Media & Communications. Media jobs in Toronto are also easy to find, thanks to large telecommunications companies. However, since Montreal is a creative and visual city, it still comes out on top when it comes to graphics, video game development, and film production.
Hospitality. Resorts (such as those in Banff or Whistler, B.C.) offer jobs in restaurants, accounting, and reception, or jobs as snowboard or ski instructors at associated ski schools. Benefits vary, but most include lift passes and some staff housing and meal discounts.
Agriculture. Jobs on farms and ranches usually trade room and board for labor, and some even offer courses in niche food production.
The standard Canadian work week is a 40-hour one, generally Monday through Friday, though that does not apply to jobs in the service industry, where weekend and evening shifts are common. In most offices, business attire is expected, with “casual Fridays” a common practice. Punctuality is important, and teamwork and politeness valued.
Salaries vary widely according to skill level. Jobs abroad in Canada are most plentiful in the tourism and service industries, but these jobs are also generally low paying. Minimum wage jobs in Canada range in pay by province, from about $10.20 to $11. Workers in highly-skilled trades, especially in the oil, gas, and mining industries, can earn more than $100,000 a year, however. Those working in Canada in the tech field or as accountants will earn a bit less, while teachers may earn around $50,000. The exchange rate varies, but generally, the Canadian dollar ranges from 80 to 90 cents per one American dollar.
Canada and the U.S. are close in affordability, but differ in some keys ways. Salaries for similar jobs in Canada are comparable in cities of the same size in the U.S. Food is noticeably more expensive in Canada, and housing is slightly so, depending on region. If you plan on working in Canada long-term, health care, education, and social services costs will end up being much less.
Housing in Canada is plentiful, and varied. In most places, there are options for all income levels. In high-demand, high-expense locations (such as those were resort, ranch, and short-term contract jobs are usually located), employers often offer subsidized housing, though it is usually shared.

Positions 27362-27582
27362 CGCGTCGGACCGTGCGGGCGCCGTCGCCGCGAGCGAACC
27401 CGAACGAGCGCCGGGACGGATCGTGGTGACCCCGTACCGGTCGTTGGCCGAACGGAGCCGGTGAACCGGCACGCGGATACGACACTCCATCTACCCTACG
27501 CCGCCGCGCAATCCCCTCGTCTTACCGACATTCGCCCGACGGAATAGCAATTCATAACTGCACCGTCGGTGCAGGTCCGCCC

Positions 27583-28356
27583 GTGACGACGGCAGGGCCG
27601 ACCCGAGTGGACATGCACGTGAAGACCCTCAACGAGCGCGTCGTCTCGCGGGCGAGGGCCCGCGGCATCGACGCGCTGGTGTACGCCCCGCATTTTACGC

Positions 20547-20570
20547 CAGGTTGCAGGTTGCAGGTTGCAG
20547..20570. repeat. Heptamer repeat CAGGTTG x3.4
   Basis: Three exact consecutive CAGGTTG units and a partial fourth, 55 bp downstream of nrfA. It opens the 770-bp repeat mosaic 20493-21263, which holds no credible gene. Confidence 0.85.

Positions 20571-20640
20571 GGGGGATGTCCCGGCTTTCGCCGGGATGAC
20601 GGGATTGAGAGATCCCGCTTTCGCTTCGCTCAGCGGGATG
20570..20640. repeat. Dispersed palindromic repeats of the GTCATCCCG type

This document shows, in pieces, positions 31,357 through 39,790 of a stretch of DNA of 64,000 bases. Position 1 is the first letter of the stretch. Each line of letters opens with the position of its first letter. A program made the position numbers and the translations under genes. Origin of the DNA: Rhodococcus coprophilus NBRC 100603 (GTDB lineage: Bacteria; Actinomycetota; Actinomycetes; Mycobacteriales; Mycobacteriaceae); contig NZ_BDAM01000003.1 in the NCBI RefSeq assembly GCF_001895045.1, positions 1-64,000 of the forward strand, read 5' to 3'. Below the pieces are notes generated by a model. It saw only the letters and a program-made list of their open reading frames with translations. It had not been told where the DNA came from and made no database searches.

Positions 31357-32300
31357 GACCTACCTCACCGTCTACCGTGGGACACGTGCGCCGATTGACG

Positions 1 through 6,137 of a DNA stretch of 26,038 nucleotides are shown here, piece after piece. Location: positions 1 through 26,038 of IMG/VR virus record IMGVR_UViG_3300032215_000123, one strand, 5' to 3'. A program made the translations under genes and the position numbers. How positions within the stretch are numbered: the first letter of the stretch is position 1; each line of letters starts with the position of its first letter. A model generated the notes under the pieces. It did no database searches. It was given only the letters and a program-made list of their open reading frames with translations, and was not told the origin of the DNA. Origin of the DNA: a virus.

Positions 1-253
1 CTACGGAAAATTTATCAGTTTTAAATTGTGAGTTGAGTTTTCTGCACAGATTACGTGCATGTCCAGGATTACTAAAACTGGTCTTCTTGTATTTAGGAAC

Canada has tweaked its visa and work permit regulations under new “impact assessment” legislation that attempts to evaluate the need for foreign workers against the availability of native-born candidates. High-demand workers are exempt, along with those covered under trade agreements (like NAFTA) or educational exchange programs. Visa requirements vary country-by-country, but citizens and permanent residents of the U.S. do not need a visa to enter Canada, and because of NAFTA, Americans who want to work abroad in Canada receive preferential treatment (particularly if they have high-demand skills).
Culture. Canada is a easy place to settle into when it comes to the culture and the workplace, especially for those from the United States and Europe, due to many cultural similarities.
Costs & Job Benefits. Job opportunities in Canada are plentiful, and the cost of living is comparable to living in larger cities in the United States. Rents and food cost more in Canada, but things like maternity benefits are typically more generous.
Age. Statistically, younger, less skilled workers have a better chance of finding a job in Canada than their older counterparts.
Quality. Canada rates slighter higher on most quality-of-living surveys (including job satisfaction) than the U.S., so it’s an excellent place for Americans to start gaining work experience close to home.